By Dr. Jack Daniels
The term “warm-up” is misleading because warming up the muscles is only part of the process. In fact, “prerace preparation” might better describe what a runner goes through during the 30 to 60 minutes before a race starts. Whatever you call it, this is a time to prepare yourself physically and mentally for the task ahead.
Just as you experiment with different types of training, you should try out different prerace warm-ups. One approach is to think about some good, quality training sessions you’ve had and how you felt at different stages of those workouts. Recall a workout that involved repeating 800s, 1ks or 1200s, with a designated recovery between each. How did you feel during the various repeated runs? Was the first one the easiest? The second or third? Sometimes it’s even the last one that feels best (probably because it’s the last one).
In a series of repeated runs, you’ll often find a second or third run to be more comfortable than the first or the first couple. Think about this. If this applies to you, then consider this when warming up for a race. In other words, don’t be afraid to put in some pretty solid running not too long before the start of a competitive effort if you find that works for you.
Many of the successful distance runners I’ve coached end their warm-up with an 800m or 1000m run at roughly Threshold pace. Others prefer a couple of 200m or 400m repeats at roughly Interval pace with 2-minutes recovery between them. In either case, this tune-up works quite well if the somewhat demanding part of the warm-up ended 30 minutes before race time and the race went very well. This is good to remember in the event a race doesn’t start on time or as scheduled.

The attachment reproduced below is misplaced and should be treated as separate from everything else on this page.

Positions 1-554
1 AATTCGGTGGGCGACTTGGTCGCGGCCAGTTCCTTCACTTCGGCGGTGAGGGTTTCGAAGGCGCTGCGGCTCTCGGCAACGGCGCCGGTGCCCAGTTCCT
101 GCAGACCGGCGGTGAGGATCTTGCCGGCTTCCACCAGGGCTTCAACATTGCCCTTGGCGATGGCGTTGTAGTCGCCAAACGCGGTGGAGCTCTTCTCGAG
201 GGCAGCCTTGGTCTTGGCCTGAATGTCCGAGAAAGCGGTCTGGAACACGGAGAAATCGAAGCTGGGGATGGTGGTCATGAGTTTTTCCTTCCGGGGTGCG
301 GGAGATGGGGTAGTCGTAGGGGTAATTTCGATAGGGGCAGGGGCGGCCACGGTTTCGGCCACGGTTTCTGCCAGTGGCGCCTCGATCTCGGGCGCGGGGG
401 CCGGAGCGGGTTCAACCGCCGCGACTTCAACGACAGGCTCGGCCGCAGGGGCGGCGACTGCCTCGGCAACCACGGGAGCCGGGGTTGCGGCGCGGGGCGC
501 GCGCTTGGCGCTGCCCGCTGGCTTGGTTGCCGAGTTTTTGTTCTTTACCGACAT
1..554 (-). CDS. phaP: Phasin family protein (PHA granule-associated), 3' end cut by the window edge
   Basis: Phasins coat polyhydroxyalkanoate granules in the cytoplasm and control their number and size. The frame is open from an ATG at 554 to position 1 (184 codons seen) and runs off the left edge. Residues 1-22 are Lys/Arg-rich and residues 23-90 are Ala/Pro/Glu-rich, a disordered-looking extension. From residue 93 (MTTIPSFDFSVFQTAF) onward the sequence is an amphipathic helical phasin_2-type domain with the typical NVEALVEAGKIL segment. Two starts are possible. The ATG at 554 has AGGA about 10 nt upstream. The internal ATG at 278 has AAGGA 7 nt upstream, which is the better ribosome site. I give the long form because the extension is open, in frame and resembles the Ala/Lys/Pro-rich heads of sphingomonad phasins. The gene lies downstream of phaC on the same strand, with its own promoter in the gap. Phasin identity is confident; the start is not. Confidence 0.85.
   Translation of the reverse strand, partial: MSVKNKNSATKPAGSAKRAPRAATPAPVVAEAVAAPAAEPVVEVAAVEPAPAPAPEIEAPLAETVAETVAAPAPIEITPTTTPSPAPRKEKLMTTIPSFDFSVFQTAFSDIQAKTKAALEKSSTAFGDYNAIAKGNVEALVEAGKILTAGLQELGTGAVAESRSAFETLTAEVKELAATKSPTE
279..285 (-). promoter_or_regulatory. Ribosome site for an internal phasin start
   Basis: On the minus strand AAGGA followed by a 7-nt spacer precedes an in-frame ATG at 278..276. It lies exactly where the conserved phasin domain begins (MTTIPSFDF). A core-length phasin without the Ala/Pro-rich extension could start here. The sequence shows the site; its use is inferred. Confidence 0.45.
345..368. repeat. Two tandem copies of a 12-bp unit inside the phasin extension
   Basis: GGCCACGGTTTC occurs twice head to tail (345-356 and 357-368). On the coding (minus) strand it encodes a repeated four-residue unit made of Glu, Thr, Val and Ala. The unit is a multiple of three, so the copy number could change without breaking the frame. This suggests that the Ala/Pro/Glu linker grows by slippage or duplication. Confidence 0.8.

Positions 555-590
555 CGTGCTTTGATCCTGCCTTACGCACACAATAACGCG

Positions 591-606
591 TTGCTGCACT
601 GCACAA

Trying a demanding, prolonged run as part of a prerace warm-up often takes a little courage, but don’t wait until your most important race of the year or season to try it out. Give it fair trial in some less important races or before Quality Sessions. If it’s successful, use it with confidence when it really counts.
The same principle of trying a particular pre-race warm-up applies to every type of warm-up. Always practice a new method in training and in races of lesser important so that you’ll know what works best for you.
Many coaches like to have the whole team warm up at the same time and the same pace; this may look nice and encourage cohesiveness, but it might not be the best for the individuals on the team. In general, the same principles apply to warming up as to racing and training. If you’re a coach, accommodate individual differences, and, to encourage team spirit, spend some time explaining the reasons why different strategies work best for different people.
Now check out: Warm-ups To Try
Dr. Jack Daniels is a world renown exercise scientist and author of the popular coaching book Daniels’ Running Formula.